Cam Hawkins: 

If you were a retail trader working a day job, what 3 steps would you take to start earning an income as a trader?

Nigel Hawkes:

That’s a great question. One of the greatest mistakes traders make is their timeframe and the biggest decision you make as a trader is what timeframe you trade. It amazes me that newbie traders, particularly who are trading the S&P, which is probably the most complicated and complex market in the world, with more professionals in it than any other market, go and trade a 5 minute. They’re just cannon fodder. It’s like saying I want to be a jockey, I want to learn to ride horses, and I immediately put you on a race horse and enter you into the Kentucky Derby. I mean, you’ve got to get a pony, a nag, start hacking and work your way up.

So, the biggest thing, if you’re starting to trade is to work out your timeframe. Most traders choose too fast a time frame. The reason for that is that they are under capitalised. It’s much better to trade slowly undercapitalised on a slower timeframe. And I’m talking 60 minutes, 240 minutes and above. Of course the brokers want you to do the short stuff, they love it, because you’re in and out making them lots of money. And you’ve got to be very careful between gambling and trading. That’s why you’ve got to move to these slower timeframes and then hit the trends when they come along and I’ll come to that later if we get into the system of trading.

So, I would tell them, do a 240 minute. There are many apps there that you can get now that will show you positions during the day and just do a 240, go slowly and get your strike rates up.

Cam Hawkins:

I can relate to that, diving into the 5 minute or 1 minute chart. I’ve done it just recently. I’m falling straight into those traps

Nigel Hawkes:

So did I, in the beginning I use to sit there and say “One day I’m going to be able to trade a weekly”, it should be the other way round. It should be “One day I’m going to trade a 5 minute”. When you’re trading a weekly, daily or 240 minute, it takes the pain out of it, of course.

The intra bar draw down, up and down, peak to trough is a lot greater but if the trend is with you, so what. Just sit there and turn stuff off.

Another thing I try and get people to do is to turn their P&L off on their charts. Don’t have the P&L show when you’re trading. You’re just a human and you’re going to be totally attracted to it like a moth to a fire. You’ve done all your work on a 3 minute and you look at your P&L and become a 1 second trader. “Oh, I was up 300, now I’m down 60. If it gets back to break even I’ll come out”. Boom, you’re out and it goes to 700. That’s where you would have got out. You know, turn that P&L off, it’s all part of mental protection.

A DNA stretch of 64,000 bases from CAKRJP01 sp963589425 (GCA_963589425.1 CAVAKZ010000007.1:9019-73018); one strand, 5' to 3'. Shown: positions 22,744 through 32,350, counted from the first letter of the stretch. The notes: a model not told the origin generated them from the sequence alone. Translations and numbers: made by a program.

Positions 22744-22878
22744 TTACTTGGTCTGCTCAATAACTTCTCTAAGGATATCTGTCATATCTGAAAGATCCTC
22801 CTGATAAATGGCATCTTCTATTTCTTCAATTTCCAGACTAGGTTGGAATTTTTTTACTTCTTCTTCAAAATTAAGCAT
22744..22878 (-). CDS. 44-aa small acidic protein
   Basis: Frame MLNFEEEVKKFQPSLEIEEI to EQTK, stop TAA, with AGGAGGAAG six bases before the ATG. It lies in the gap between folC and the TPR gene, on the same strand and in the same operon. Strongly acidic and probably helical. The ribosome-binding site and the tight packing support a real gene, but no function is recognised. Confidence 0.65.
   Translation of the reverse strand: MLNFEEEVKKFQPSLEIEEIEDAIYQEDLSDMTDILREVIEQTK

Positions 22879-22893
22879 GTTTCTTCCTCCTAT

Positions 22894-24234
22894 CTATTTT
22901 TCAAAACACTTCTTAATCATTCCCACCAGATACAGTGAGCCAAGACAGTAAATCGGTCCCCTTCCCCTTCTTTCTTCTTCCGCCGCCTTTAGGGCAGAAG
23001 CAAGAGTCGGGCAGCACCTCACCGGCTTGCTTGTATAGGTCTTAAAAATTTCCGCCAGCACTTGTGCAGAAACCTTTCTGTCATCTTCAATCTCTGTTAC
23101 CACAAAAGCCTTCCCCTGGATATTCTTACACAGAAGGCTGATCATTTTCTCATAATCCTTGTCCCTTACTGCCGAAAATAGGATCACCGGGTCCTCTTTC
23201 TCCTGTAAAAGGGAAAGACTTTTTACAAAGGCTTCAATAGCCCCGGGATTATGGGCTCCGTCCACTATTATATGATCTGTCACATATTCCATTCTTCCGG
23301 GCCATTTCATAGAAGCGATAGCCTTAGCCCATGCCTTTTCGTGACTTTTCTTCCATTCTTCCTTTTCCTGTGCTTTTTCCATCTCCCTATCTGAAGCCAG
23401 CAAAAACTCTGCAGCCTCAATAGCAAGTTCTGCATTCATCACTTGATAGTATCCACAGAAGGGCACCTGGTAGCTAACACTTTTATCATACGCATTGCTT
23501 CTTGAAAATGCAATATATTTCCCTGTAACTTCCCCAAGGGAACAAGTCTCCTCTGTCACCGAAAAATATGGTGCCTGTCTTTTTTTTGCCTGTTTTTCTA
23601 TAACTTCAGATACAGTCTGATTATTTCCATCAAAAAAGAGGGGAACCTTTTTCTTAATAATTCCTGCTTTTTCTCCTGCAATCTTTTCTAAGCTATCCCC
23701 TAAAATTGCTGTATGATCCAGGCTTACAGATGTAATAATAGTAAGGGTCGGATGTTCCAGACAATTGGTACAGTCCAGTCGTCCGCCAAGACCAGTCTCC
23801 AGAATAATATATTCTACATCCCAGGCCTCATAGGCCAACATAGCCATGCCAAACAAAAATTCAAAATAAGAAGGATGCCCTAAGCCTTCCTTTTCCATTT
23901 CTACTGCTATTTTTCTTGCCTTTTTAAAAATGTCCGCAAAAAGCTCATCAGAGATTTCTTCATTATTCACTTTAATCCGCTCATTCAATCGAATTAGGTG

Cam Hawkins: 

Can you explain to the listeners your preferred trading strategy, the ins and outs of how it works and why you choose this type of strategy over others?

Nigel Hawkes:

I devised my own system which is based around volume. By the way, I know I can say this at the end, but my volume indicator. I’ve got it for $97, so I want people to get this and use it. So I’ve tried to make it available to everybody. I use my volume on triple time frames. I then put on my trend indicator which has 3 trend inputs. Aggressive, normal and conservative and that’s all based around standard deviation. That’s showing me the markets speed up and slow down. Then I spend more work on my exits than I do on my entries. I think any fool can get a trend run, it’s getting out of the trend run that’s the hard bit. Again, I work very closely on my exits, seeing what the other timeframes are showing me. Then, my trend dot, which I explained at the beginning, and if you’re using the moving average make it a dot rather than a line, is starting to close up/go flat, I can see that we’re going into consolidation there. And I look at market structure. I look at last isolated highs/isolated lows (they would be Pivot high, Pivot lows). I work and see how all of that connects with itself. Trading is a flare, it is an art form. It’s a bit like reading sheet music. And I say in my seminars “If you’re tone deaf you can’t play the piano and if you don’t get this in 2 years, 3 years max, go and do something else. I just means that you can’t do trading”. There isn’t a system out there, it’s all about you and your interpretation and your risk and, as I said, what kind of personality you have. Going back to personality, Dr Reid who runs Hawkeye Mindset has a wonderful test which is a free test to define what timeframes you should trade. Because just like an athlete, some people are sprinters, some are marathon runners. And you should choose depending on your personality. And thirdly, guys if you’re getting over 40, the testosterone is leaching out of the body, you need desperately to go down to slower timeframes.